In the creation account offered in the first chapter of Genesis, human beings are created last among God’s creatures and are said to be made uniquely in God’s own image (1:26–27). Though Christian anthropology has tended to fixate on the imago Dei as the key to interpreting the distinctiveness and vocation of human beings, the precise manner of humanity’s resemblance to God is not immediately clear from this passage. What is clear is that human beings are called to play a unique role within God’s created order, to exercise “dominion” among God’s creatures (1:26) in such a way as to represent, serve, and carry out God’s good purposes for creation. As Oliver O’Donovan observes, the enactment of humanity’s vocation “is a necessary condition for the rest of creation to fulfill its own ordering. His [the human being’s] rule is the rule which liberates other beings to be, to be in themselves, to be for others, and to be for God.”
Human beings do not, of course, exercise this vocation in isolation from God, as though God relinquishes the governance of creation to human beings to reign in God’s absence. God remains actively and intimately involved in creation, nourishing and directing all things to their appointed ends. “O Lord, how manifold are your works!” declares the Psalmist. “In wisdom you have made them all . . . These all look to you to give them their food in due season; when you give to them, they gather it up; when you open your hand, they are filled with good things” (Ps 104: 24, 27–28). Human beings, meanwhile, must rely continually upon God if they are to faithfully perform their vocation as God’s image-bearers. For it is only in seeing God, we read in the First Letter of John, that we come to bear the divine likeness (1 John 3:2). In other words, attending rightly to creation is contingent upon an abiding attentiveness to God.
Genesis 2 picks up on and further develops these themes through an exploration of humanity’s kinship and responsibility to non-human nature. Like all living creatures, human beings are formed from the earth (2:7; cf. 2:9, 19), suggesting their dependence, not simply on the creativity of God but on the fertility of the soil. Humanity’s intimate relation to the earth is further emphasized by the etymological association of the first human being and the soil from which he emerges: “the Lord God formed man [adam] from the dust of the ground [adama], and breathed into his nostrils the breath of life; and the man became a living being” (2:7). Human beings are “earthlings,” vivified by the Spirit of God but nevertheless grounded in the story of the soil. It is not surprising, therefore, that humanity’s vocation is likewise portrayed in Genesis 2 in express relation to the land. “The Lord God took the man and put him in the garden of Eden to till it and keep it” (2:15). These two verbs (translated in the NRSV as “to till” and “to keep”) are closely allied in Gen 2:15, suggesting a studied service of the land to which Adam has been entrusted.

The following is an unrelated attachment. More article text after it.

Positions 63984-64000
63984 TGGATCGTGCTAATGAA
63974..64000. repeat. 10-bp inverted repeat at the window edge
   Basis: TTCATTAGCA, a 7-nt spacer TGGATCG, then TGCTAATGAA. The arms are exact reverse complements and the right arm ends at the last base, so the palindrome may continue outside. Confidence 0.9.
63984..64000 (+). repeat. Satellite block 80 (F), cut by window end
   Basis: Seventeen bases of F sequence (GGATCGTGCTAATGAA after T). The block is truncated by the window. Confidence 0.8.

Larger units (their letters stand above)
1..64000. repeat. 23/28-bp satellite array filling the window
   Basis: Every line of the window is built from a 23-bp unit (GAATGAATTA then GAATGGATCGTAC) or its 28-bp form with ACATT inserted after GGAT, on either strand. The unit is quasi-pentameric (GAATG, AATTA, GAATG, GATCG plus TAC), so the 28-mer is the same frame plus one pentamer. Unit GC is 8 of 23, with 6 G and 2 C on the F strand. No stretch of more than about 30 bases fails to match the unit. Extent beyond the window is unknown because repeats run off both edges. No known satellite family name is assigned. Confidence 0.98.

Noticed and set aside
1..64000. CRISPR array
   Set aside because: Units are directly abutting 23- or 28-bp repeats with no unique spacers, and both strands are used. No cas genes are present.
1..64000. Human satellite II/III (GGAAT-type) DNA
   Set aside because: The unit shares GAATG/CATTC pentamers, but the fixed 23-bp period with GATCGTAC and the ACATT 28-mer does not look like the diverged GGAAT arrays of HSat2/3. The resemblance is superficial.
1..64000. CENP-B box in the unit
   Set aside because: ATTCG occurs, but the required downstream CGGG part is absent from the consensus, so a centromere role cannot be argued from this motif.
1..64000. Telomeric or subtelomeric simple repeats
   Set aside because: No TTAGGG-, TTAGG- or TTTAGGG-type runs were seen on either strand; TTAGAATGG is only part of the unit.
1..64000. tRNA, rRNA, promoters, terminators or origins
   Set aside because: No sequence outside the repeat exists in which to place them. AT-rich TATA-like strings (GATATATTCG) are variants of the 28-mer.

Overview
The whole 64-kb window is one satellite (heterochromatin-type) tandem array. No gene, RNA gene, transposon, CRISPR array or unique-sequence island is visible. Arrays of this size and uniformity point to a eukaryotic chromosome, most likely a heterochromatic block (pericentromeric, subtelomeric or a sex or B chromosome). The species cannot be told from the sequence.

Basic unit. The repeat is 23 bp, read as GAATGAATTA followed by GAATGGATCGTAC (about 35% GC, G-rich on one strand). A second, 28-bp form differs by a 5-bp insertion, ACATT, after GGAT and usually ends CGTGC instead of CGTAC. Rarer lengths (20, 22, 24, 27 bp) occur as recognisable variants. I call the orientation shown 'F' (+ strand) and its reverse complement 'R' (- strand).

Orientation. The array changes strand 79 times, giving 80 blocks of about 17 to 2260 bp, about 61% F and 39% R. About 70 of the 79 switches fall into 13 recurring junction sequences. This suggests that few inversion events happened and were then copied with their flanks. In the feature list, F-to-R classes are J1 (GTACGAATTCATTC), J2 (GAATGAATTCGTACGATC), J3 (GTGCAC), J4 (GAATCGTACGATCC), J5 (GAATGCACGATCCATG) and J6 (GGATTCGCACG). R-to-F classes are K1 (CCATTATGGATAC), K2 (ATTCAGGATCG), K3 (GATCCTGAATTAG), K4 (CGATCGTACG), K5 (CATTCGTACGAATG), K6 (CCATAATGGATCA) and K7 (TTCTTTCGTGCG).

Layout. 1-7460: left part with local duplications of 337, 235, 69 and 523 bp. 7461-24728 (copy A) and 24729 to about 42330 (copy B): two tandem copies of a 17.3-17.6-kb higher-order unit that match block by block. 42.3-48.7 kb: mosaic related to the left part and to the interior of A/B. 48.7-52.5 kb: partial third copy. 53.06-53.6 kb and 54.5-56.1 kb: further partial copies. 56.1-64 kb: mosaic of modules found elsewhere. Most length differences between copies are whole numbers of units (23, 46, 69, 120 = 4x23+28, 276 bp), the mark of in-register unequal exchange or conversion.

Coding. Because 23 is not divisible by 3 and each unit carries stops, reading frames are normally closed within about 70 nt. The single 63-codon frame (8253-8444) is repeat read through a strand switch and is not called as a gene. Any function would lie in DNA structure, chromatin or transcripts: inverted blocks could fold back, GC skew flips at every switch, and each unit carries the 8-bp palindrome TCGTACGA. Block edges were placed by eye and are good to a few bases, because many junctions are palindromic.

According to Ellen Davis, the Hebrew term to till is perhaps better translated here as “to work,” or even “to work for.” To work for the land is to devote oneself to serving its needs, striving to protect and ensure its health and fertility (what the ecologist Aldo Leopold describes as “the integrity, stability, and beauty of the biotic community”). This work of “tilling” is facilitated by “keeping” the land, a verb used elsewhere in the Hebrew scriptures to denote “observing,” that is, learning from something and adhering to it (as in keeping/observing the Sabbath; Ex 31:13). We serve the land best, in other words, by continually attending to the orders of relations among its various members. As Pope Francis notes, “This responsibility for God’s earth means that human beings, endowed with intelligence, must respect the laws of nature and the delicate equilibria existing between the creatures of this world, for “he commanded and they were created; and he established them forever and ever; he fixed their bounds and he set a law which cannot pass away” (Ps 148:5b–6).
In Aldo Leopold’s memorable phrase, in order to care for creation, human beings must learn to “think like a mountain” (or a deciduous forest, or a prairie, or, in the case of Adam and Eve, a garden in Eden). According to Genesis 2, there is, therefore, a relation of mutual dependence between human beings and the land: humans depend upon the fertility of the soil, and the soil’s fertility depends in turn on the work of human beings.